Stomachache or abdominal pain is a common problem for children. It is often caused by harmless conditions such as overeating or not eating enough food, having intestinal gas or a mild viral infection. Children may also experience abdominal pain if they have another illness such as an ear, throat or lung infection. However, there are some serious conditions that may require surgery.
Children who have recurring stomachaches should always be examined by a doctor. Repeated stomachaches may be due to illnesses such as constipation or urinary tract infection . If there are additional symptoms such as vomiting, diarrhea and/or blood in the child's stools, the child may have a chronic intestinal disease like Crohn's disease , ulcerative colitis , or celiac disease
When did the pain start?
Is the pain constant, or does it come and go?
Is it in the same each time or does the pain's location change?
Is there anything that seems to trigger the pain?
How long does the pain last?
Is there anything that makes the pain better or worse (such as food, hunger, or body position)?
Are there other symptoms, such as fever, nausea, vomiting or diarrhea, presen
Overall, how is your child's condition? Is she less active than usual?
Has your child lost any weight?
Common causes of abdominal pain
- Let your child lie down and rest until he feels better.
- If your child feels nauseous or is vomiting, give him small sips of clear fluid and avoid solid foods.
- If your child is having a stomachache because of constipation, encourage him to go to the toilet. This will often ease the pain. Natural laxatives such as prune juice and fruits (pears, apricots and peaches)may help to relieve the constipation. A warm bath can also help your child relax so that he can use the toilet
- Do not give your child pain relief medicines or laxatives if you don't know what the cause of the stomachache is. Some medicines such as ibuprofen can cause stomach pain
- Children with recurring abdominal pain may be troubled psychologically. If you suspect that this is the case with your child, take him to the doctor for a thorough exam
- If a recurring stomachache is due to psychological troubles, talk to your child about what may be bothering him.
- Make sure that your baby is getting enough to eat. Hungry babies cry! If necessary, weigh your baby periodically to make sure that he is eating enough to gain weight. Also, babies often want to suck even when they are NOT hungry, so a pacifier may help in these cases.
- Burp your baby frequently, because swollowed air can make colic worse. To prevent your baby from swollowing air, make sure that he is in the correct position for breast feeding. You can try different positions as well to see which one works best for your child. For babies that are bottle-fed, try different types of bottles to see which ones can minimize swallowed air.
- You can give your baby a massage. However do not overstimulate your child because this may make him even more unsettled. Also try carrying and rocking your baby. If that doesn't help, you can try swaddling your baby with a blanket and let him lie quietly in the dark.
- Give your baby a hot bath or try giving him a pacifier. Some babies sleep better after a hot bath. Some babies are calmer after they have had a pacifier.
- Avoid smoking. Nursing mothers who smoke increase the risk of having a colicky baby.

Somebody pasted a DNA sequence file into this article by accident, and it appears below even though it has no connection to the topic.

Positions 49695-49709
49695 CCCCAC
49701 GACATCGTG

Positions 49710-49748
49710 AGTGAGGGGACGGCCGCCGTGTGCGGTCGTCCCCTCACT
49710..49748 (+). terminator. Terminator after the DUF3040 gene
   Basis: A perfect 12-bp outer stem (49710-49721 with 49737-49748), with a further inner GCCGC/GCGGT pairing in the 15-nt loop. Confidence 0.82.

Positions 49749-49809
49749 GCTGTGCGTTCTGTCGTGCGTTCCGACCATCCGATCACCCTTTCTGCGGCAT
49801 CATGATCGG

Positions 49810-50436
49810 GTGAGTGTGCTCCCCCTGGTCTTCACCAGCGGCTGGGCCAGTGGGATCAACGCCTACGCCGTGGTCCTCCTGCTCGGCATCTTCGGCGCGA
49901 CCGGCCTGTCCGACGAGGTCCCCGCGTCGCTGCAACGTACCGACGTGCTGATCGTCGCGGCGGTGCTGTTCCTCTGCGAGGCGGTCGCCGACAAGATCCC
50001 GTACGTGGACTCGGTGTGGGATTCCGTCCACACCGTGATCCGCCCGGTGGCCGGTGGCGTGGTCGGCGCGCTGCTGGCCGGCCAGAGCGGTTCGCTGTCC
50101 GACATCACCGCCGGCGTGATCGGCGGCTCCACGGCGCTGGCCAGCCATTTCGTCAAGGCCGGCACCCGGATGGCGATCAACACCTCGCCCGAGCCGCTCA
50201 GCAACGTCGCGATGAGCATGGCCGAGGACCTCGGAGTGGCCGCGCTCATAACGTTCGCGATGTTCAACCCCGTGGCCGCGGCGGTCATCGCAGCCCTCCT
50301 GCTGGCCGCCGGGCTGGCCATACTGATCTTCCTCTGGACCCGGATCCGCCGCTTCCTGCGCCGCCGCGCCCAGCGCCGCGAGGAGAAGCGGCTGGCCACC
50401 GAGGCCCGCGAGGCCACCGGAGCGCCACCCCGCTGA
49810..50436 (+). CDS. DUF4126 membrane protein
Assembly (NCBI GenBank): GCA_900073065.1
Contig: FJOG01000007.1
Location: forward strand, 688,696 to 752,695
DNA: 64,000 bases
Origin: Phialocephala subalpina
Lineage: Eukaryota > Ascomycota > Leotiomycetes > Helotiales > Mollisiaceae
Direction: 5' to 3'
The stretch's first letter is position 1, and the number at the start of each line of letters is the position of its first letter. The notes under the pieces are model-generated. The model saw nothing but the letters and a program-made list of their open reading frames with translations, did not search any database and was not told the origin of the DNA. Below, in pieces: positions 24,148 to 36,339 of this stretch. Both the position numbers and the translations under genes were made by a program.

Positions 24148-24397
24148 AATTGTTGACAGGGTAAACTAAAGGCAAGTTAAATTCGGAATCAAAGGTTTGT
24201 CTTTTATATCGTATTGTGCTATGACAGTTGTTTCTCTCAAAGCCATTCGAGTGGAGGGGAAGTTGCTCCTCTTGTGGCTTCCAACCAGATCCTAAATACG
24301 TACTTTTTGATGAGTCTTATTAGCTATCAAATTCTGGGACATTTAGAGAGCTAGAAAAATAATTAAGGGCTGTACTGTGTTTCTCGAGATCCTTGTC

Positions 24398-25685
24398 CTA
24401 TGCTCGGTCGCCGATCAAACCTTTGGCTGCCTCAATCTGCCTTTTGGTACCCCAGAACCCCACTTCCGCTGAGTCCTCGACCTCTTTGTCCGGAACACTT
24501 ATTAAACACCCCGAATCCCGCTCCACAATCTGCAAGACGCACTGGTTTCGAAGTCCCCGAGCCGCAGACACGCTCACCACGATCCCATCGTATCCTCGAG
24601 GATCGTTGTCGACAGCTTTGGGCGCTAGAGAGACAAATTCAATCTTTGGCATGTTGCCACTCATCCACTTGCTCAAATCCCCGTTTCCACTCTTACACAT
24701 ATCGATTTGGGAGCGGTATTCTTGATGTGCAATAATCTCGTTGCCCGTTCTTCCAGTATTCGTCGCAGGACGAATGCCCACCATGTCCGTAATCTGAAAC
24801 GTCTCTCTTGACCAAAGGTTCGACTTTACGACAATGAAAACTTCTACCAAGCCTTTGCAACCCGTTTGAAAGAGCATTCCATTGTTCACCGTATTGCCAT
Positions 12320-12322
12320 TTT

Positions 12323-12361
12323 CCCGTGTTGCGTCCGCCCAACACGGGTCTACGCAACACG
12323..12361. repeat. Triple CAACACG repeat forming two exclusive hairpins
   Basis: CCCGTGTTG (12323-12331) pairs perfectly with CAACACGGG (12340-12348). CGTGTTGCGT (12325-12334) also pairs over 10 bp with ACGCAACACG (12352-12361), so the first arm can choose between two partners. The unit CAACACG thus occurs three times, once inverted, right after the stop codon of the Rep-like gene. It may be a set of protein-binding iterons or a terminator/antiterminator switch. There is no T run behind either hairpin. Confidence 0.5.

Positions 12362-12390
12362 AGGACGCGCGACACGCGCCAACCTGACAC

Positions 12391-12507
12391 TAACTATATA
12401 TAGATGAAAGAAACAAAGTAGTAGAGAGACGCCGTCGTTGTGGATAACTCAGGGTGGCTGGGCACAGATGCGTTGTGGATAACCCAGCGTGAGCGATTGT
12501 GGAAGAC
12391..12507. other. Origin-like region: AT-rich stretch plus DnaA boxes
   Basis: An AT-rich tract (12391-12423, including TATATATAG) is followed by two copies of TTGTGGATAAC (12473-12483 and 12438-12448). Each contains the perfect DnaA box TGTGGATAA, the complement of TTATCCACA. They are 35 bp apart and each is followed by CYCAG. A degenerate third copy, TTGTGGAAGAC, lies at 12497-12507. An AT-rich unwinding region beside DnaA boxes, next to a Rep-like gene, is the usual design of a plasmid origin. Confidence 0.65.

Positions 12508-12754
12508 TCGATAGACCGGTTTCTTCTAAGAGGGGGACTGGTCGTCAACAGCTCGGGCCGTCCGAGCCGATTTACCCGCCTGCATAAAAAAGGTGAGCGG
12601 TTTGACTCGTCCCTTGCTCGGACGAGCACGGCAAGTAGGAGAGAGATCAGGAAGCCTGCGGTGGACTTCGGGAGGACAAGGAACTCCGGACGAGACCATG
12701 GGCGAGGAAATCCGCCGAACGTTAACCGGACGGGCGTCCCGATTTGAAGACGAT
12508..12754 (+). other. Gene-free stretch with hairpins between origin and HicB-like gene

- Some infants may have a sensitivity to dairy proteins. So if you are nursing, avoid eating any dairy products such as milk, cheese and butter for a week. For formula-fed babies, trying giving your child a soy-based formula. If your baby's condition improves, you can reintroduce diary products after 14 days and observe whether the colic returns. After a while, your baby should be able to tolerate the dairy products that you eat. Mothers who are not drinking milk, you should take calcium supplements. Also avoid caffeine found in coffee, tea, soft drinks and chocolate.
- Some colicky infants will respond to singing, music or monotonous sounds (like the sounds of a washing machine or a vacuum cleaner). Other infants may calm down from repetitive movements like those from a car ride or on a swing.
- No medicine has been shown to improve colic.
- There is NO magic cure for colic! However, research has clearly shown that babies who have colic do outgrow it and grow up to be normal, healthy children.
- Give your child plenty of fluids (like water or juices) to drink. This should help ease her constipation
- Avoid overfeeding your child on milk or other dairy products because they can cause constipation. Children over 12 months old should not drink more than 16-24 ounces of milk in 24 hours. Also, some children may have a sensitivity to milk, so their condition should improve after taking milk completely out of their diet. However, in this case, give your child calcium-fortified soy milk to make sure that she gets enough calcium in her diet.
- Babies on formula may become constipated. Try adding 2-3 teaspoonfuls of prune juice or corn syrup for each 4 oz of formula
- A healthy diet is the key to preventing constipation. Have your child eat plenty of fresh fruit and vegetables in order to get enough fiber. Also have her drink plenty of water and other fluids, especially in warm weather. Also, eating too much meat and sugar can cause constipation
- Teach your child good toilet habits. Start toilet training as soon as your child shows the motivation for this. Use the time after meals for a trip to the toilet. Set up an area in the bathroom just for your child so that she will be happy sitting on the toilet. Use rewards like stickers as an incentive for the child, even if it is just for sitting on the toilet.